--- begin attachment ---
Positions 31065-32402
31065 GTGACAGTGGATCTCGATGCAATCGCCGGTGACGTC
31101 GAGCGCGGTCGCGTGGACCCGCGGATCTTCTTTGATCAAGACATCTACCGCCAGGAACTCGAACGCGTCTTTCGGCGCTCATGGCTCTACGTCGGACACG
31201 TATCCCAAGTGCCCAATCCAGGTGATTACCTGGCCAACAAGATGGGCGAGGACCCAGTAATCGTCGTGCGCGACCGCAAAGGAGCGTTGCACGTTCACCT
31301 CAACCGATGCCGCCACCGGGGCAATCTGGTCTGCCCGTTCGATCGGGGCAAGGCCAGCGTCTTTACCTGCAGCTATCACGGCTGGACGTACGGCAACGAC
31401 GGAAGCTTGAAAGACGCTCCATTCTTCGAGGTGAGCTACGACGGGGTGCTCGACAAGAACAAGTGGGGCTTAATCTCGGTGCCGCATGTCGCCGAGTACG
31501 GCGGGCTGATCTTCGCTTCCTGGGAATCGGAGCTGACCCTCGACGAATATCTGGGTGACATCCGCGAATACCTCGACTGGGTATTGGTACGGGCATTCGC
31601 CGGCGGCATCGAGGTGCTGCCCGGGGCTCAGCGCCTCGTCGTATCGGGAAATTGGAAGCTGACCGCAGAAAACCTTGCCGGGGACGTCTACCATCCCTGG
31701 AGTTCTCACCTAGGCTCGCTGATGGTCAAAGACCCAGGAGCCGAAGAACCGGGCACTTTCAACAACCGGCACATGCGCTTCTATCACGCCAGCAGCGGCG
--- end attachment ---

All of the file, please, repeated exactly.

Positions 31065-32402
31065 GTGACAGTGGATCTCGATGCAATCGCCGGTGACGTC
31101 GAGCGCGGTCGCGTGGACCCGCGGATCTTCTTTGATCAAGACATCTACCGCCAGGAACTCGAACGCGTCTTTCGGCGCTCATGGCTCTACGTCGGACACG
31201 TATCCCAAGTGCCCAATCCAGGTGATTACCTGGCCAACAAGATGGGCGAGGACCCAGTAATCGTCGTGCGCGACCGCAAAGGAGCGTTGCACGTTCACCT
31301 CAACCGATGCCGCCACCGGGGCAATCTGGTCTGCCCGTTCGATCGGGGCAAGGCCAGCGTCTTTACCTGCAGCTATCACGGCTGGACGTACGGCAACGAC
31401 GGAAGCTTGAAAGACGCTCCATTCTTCGAGGTGAGCTACGACGGGGTGCTCGACAAGAACAAGTGGGGCTTAATCTCGGTGCCGCATGTCGCCGAGTACG
31501 GCGGGCTGATCTTCGCTTCCTGGGAATCGGAGCTGACCCTCGACGAATATCTGGGTGACATCCGCGAATACCTCGACTGGGTATTGGTACGGGCATTCGC
31601 CGGCGGCATCGAGGTGCTGCCCGGGGCTCAGCGCCTCGTCGTATCGGGAAATTGGAAGCTGACCGCAGAAAACCTTGCCGGGGACGTCTACCATCCCTGG
31701 AGTTCTCACCTAGGCTCGCTGATGGTCAAAGACCCAGGAGCCGAAGAACCGGGCACTTTCAACAACCGGCACATGCGCTTCTATCACGCCAGCAGCGGCG